Fourteen students competed in different disciplines and were often close to, or surpassed, their personal best performances. In the Pre-Junior age group, Tom Fulton finished third in the 1500m, while in the Juniors, Omeiza Haruna was second in the triple jump despite not having competed all season due to injury. In the Intermediate competition, there were wins for Mark Pearce in the 3000m and George Rose in the steeplechase. George had been overhauled at the start of the home straight, but came back to win convincingly. He and Adam Thorpe ran inside the entry standard for the English Schools Competition.
However the race of the day saw Joe Redwood run into fifth place in the 800m. This was was won in a time of 1.51 by a Francis Coombe student, Kyle Langford, who is also coached by our own George Harrison.
June 15th, 2012
Students learned about the cut and thrust of successful business at the Business and Communications Conference this week. All Lower Sixth pupils spent two days at Woollams for communications training and a variety of marketing and business related activities. Students were given presentations on marketing and starting a business and were helped to improve their presentation and team working skills by team facilitators, many of whom were OAs, alongside parents and representatives from local companies.
The final event was in the style of the BBC’s Dragons Den, with each group presenting different business ideas to a team of invited ’Dragons’. The group winners pitched their ideas in the final in front of the whole year group before the winning team emerged.
The intention of the Conference was to emphasise to the students the importance of communication and presentation skills, as well as working as a team. These are key skills which employers look for when recruiting staff. The Conference also helps give students an insight into the commercial world. All Sixth formers left with an action plan of areas they would be working on as a result of what they had learned about themselves over the two days.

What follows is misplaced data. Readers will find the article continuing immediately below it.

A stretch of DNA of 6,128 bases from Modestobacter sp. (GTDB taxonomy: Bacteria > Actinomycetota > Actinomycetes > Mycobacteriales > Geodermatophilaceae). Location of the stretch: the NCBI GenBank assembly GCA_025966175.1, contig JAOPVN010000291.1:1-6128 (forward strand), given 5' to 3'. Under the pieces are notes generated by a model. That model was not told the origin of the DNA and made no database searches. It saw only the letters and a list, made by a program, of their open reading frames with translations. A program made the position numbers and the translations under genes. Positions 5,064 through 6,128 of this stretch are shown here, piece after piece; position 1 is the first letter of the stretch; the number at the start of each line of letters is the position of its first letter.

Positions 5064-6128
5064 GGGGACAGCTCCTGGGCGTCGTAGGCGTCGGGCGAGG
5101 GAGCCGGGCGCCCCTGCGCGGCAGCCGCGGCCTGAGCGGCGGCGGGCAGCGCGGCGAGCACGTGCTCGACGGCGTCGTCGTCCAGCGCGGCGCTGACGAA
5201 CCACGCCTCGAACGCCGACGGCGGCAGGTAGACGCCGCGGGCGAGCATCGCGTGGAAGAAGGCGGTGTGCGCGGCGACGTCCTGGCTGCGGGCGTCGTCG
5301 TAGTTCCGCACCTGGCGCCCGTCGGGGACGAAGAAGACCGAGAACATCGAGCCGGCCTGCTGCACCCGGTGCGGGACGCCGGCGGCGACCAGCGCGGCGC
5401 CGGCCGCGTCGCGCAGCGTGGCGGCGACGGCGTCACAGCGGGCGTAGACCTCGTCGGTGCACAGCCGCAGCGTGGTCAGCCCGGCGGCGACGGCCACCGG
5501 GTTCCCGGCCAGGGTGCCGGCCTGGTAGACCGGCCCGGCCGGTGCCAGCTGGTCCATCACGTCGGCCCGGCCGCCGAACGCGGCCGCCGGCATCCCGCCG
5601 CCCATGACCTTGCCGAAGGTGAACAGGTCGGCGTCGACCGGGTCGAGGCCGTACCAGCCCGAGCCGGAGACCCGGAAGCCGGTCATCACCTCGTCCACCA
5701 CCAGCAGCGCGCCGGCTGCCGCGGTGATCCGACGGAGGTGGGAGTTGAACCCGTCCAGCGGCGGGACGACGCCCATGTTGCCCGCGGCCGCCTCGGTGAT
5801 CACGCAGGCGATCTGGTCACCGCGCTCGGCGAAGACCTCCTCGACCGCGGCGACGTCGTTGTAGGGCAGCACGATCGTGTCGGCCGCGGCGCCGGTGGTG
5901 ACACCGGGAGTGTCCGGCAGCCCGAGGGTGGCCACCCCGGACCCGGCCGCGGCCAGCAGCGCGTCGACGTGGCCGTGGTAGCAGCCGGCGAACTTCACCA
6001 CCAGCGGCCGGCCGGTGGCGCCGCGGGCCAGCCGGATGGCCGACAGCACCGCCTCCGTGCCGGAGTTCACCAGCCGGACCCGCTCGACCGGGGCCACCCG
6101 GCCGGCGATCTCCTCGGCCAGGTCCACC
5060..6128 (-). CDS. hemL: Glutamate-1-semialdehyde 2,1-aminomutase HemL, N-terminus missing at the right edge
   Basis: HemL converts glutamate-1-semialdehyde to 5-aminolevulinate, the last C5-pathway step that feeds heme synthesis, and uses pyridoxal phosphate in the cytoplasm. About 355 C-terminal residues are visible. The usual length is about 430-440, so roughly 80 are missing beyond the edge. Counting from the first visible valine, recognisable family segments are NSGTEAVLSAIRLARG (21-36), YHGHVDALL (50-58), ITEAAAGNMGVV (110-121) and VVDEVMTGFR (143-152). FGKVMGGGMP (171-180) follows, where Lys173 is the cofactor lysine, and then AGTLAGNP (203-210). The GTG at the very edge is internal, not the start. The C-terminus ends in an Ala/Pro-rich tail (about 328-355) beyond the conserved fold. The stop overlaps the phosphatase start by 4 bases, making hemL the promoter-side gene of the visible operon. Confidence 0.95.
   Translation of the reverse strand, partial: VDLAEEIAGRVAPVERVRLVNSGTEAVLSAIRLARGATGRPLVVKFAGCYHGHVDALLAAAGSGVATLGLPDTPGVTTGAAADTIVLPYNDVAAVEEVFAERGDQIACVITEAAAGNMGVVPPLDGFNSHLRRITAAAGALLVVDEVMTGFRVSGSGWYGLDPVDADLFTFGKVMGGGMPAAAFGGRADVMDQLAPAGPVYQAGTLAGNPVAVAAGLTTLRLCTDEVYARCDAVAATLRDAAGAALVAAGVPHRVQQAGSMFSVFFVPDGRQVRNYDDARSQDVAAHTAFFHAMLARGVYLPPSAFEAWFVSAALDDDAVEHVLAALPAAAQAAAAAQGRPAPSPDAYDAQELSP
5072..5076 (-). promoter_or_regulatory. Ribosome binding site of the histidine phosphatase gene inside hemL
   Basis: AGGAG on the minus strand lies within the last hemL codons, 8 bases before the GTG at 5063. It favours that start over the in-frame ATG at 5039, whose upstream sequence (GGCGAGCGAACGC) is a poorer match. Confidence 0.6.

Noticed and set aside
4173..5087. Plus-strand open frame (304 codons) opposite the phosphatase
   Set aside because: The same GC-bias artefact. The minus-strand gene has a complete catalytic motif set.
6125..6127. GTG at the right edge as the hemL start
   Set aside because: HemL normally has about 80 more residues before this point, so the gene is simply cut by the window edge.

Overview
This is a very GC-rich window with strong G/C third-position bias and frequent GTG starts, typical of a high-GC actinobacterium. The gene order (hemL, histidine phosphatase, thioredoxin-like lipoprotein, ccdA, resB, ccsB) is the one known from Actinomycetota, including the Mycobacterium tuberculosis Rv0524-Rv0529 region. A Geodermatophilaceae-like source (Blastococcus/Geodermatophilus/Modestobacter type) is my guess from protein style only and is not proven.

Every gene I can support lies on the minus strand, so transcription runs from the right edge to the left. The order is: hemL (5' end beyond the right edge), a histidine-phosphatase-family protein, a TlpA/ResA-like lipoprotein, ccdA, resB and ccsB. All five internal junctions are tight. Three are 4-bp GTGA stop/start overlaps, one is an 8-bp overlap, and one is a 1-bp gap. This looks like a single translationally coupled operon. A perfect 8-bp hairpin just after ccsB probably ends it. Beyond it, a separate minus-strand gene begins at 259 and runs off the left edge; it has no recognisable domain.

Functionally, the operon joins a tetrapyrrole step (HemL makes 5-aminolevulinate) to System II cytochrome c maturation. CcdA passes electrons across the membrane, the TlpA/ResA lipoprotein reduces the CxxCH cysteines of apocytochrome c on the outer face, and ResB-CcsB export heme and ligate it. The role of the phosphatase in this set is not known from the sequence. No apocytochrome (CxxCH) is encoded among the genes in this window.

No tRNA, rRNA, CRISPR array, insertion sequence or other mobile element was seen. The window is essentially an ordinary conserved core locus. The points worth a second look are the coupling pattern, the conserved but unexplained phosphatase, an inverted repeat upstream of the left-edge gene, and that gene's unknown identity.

June 12th, 2012
Fourth form pupils had a whole morning of Maths, with six consecutive maths lessons. Not only did they all learn something new, but they also clearly enjoyed it. They were told to bring a pen, calculator and an open mind; they went away with an insight into the diversity of Mathematics and its importance in their everyday lives. Ideas ranged from the simple but effective Chinese hand signals for numbers to the mind blowing expansion of the universe. They learned how prime numbers are essential to the public key cryptography used for the protection of the internet. Many perhaps knew the link between binary and computing code, but they learned more about the algorithms encased in barcodes and the Quick Response codes they see every day. They saw that Pythagorean triples appeared long before his time and discussed why Fermat’s last theorem took so long to prove. They were interested to see that critical path analysis is an essential planning tool, without which the sports hall construction could have taken a great deal longer. Finally, if you are making decisions, be it in a game or something with real consequences, then Nash Equilibrium might just help, just so long as others do not change their minds.